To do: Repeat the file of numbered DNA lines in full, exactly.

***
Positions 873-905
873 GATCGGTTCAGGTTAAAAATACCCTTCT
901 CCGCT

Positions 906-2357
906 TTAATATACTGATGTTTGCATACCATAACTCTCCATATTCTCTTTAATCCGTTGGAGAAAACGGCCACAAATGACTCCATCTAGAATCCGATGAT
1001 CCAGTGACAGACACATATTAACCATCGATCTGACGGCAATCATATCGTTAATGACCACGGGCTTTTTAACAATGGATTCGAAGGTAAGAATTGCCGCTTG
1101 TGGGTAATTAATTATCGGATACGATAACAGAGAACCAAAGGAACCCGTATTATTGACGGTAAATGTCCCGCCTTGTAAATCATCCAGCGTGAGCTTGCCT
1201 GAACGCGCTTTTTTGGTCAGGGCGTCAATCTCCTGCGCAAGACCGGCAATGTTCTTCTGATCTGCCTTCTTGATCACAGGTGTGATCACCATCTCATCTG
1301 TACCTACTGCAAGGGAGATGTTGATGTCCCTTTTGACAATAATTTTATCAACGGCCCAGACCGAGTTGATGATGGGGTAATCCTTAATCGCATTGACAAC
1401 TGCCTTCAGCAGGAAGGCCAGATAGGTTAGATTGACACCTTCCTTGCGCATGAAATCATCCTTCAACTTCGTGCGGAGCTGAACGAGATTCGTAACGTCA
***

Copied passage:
Positions 873-905
873 GATCGGTTCAGGTTAAAAATACCCTTCT
901 CCGCT

Positions 906-2357
906 TTAATATACTGATGTTTGCATACCATAACTCTCCATATTCTCTTTAATCCGTTGGAGAAAACGGCCACAAATGACTCCATCTAGAATCCGATGAT
1001 CCAGTGACAGACACATATTAACCATCGATCTGACGGCAATCATATCGTTAATGACCACGGGCTTTTTAACAATGGATTCGAAGGTAAGAATTGCCGCTTG
1101 TGGGTAATTAATTATCGGATACGATAACAGAGAACCAAAGGAACCCGTATTATTGACGGTAAATGTCCCGCCTTGTAAATCATCCAGCGTGAGCTTGCCT
1201 GAACGCGCTTTTTTGGTCAGGGCGTCAATCTCCTGCGCAAGACCGGCAATGTTCTTCTGATCTGCCTTCTTGATCACAGGTGTGATCACCATCTCATCTG
1301 TACCTACTGCAAGGGAGATGTTGATGTCCCTTTTGACAATAATTTTATCAACGGCCCAGACCGAGTTGATGATGGGGTAATCCTTAATCGCATTGACAAC
1401 TGCCTTCAGCAGGAAGGCCAGATAGGTTAGATTGACACCTTCCTTGCGCATGAAATCATCCTTCAACTTCGTGCGGAGCTGAACGAGATTCGTAACGTCA